Every time there is an India-Pakistan clash on cricket field, the suspicion of betting or even chances of spot-fixing do come and haunt world cricket. A lot has been written about how big is the money involved during any such game, but neither the cricket regulating bodies like International Cricket Council (ICC) nor the agencies responsible to curb this menace have taken serious steps to put an end to such practices.

Interestingly, this World Cup has been witnessing bizarre ways (baits) to attract more punters into the net. Going by a bookie in the Delhi market, a simple tweet by Pakistan Prime Minister Imran Khan cost a whopping Rs 100 crore alone in the capital’s satta market.

“In order to have a winning offensive strategy, Sarfaraz must go in with specialist batsmen and bowlers because ‘Raillu Kattas’ (part time bowler-batsmen) rarely perform under pressure, especially the intense kind that will be generated today,” was what tweeted by Pakistan’s 1992 World Cup winning captain.

“His tweet came just before the toss and we witnessed almost all punters putting money on ‘Pak batting first’, if at all they win toss. No bookie at that time actually thought that it was a result of Imran’s tweet because we were busy in taking bets,” the bookie told this correspondent.

One has to understand that almost 80 per cent of the bets now-a-days are spot bets. “It’s only less than 20 per cent bets which are on outcome of match or on how a particular player will perform on that particular day. Majority of bets are placed on ‘toss, team combination’, who will bowl next over, whether there will be a no-ball or wide in next over, if next ball will be hit outside boundary or for a six etc.,” added this veteran bookie.

In nutshell, the moment Imran tweeted (suggested) Pakistan skipper to bat first and not take chances of chasing against a formidable Indian attack, there was a flurry of bets backing his call within the next five minutes (or even less time left for the toss). “It was a happy hunting day for us as Pak skipper asked India to bat first. And all thanks to our neighbouring PM,” came the laugh.

Indian bookies also booked huge profits in the game against Afghanistan. The market (satta) was abuzz with India scoring big a victory over the minnows in Southampton. “If batting first, Team India would score 350-plus and if chasing (a low total projected of Afghans), there would be enough wickets and overs left for Virat Kohli & Co. The punters (who are putting bets/money) had once again had a bad day, courtesy great fight shown by the first-timers,” said another bookie in Delhi, who also happens to run a book at capital’s racecourse.

There is no need to explain the reason or the excitement in the bookie community as India managed to beat a bottom-placed team in a nail-biting finish (11 runs).

After talking to many bookies around the National Capital Region (NCR), the experiments done during the Indian Premier League (IPL) have helped bookies find new ways of luring the punters. “We are accepting or offering bets now on even field settings. Even bets like whether the captain himself will go out of the 30-yard circle to field during that particular over, or he will go out of field by handing over captaincy to his deputy are placed,” revealed this bookie, suggesting that odds offered on such vague bets are higher than the regular bets.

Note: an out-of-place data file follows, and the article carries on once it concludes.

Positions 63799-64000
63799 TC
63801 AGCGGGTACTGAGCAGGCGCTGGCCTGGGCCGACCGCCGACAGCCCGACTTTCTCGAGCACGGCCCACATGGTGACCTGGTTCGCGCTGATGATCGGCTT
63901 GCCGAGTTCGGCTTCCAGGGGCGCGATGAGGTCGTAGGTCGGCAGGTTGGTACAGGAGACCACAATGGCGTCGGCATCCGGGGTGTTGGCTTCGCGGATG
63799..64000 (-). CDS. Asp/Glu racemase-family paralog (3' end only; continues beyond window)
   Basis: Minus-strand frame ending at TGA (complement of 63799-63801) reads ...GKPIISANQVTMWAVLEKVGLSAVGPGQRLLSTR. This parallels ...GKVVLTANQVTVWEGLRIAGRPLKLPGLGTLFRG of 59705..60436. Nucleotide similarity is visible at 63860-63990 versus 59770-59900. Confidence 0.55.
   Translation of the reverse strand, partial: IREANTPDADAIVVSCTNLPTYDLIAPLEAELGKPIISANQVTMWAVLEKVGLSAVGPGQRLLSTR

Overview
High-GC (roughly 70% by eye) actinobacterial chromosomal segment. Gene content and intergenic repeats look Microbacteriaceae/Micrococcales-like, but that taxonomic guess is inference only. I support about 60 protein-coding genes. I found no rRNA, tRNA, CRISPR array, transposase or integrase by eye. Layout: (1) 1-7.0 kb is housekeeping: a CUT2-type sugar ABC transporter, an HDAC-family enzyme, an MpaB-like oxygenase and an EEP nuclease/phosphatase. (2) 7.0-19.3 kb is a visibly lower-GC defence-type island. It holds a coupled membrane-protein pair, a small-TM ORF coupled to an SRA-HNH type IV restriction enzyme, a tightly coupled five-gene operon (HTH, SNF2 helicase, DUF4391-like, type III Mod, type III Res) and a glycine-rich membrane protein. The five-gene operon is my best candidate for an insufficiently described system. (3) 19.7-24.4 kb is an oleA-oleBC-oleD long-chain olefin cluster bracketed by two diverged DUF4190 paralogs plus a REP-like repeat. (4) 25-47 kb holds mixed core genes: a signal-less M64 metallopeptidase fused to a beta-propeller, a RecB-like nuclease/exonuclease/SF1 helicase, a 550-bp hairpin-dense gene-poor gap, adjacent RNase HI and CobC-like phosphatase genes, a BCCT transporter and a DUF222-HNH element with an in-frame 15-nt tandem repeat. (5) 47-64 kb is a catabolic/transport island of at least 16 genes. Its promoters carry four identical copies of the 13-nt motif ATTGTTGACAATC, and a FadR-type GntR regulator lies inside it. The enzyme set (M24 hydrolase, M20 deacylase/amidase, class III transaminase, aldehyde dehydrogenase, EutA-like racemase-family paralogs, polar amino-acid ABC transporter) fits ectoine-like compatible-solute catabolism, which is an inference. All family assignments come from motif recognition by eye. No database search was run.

“The bets sometimes are offered to the tune of 1:20 or even as high as 1:36 in crunch situations. IPL has taught us to reinvent our styles and strategies for our new customers, who to a large extent are women,” another shocker came this time. When asked if women punters are also betting big, the reply came: “Not big, but about 10 to 15 per cent share of bets are now coming from housewives, wanting to make a quick buck sitting in their sofas.”

Despite the boom-time during WC, the bookies in NCR are not looking assured about the future. One big reason for this is that police and other security agencies are keeping a tab on them and neglecting the fast-growing mobile applications.

“I know so many bookies in Delhi who have shut shop for the fear of police raids,” said a former bookie forced to shut his shop at racecourse during IPL spot-fixing raids.

“These apps and sites allow punters to bet money online and get the money back online. So, the bookies are not needed any more. And some of these apps bring run in the name of mobile gaming and are promoted by big players (names concealed),” added the former bookie.

“You win or lose, money is directly debited or credited into the account’s app wallets which can be redeemed later. It’s as easy as playing a game on your phone. Download app, open an account with one or more online bookmakers and start placing bets with friends whom you’ve come to know through sites only,” explained the bookie how these mobile applications and websites have less chance of being caught by police.

The ICC’s Anti-Corruption Unit (ACU) has so many times admitted that India is a massive hub for bookies and has suggested that legalisation of it would help check the menace to a large extent.

Last but not the least, huge bets have already started pouring in for the crucial Sunday game between India and England. And don’t ask on what?

Stay alive and sing along!



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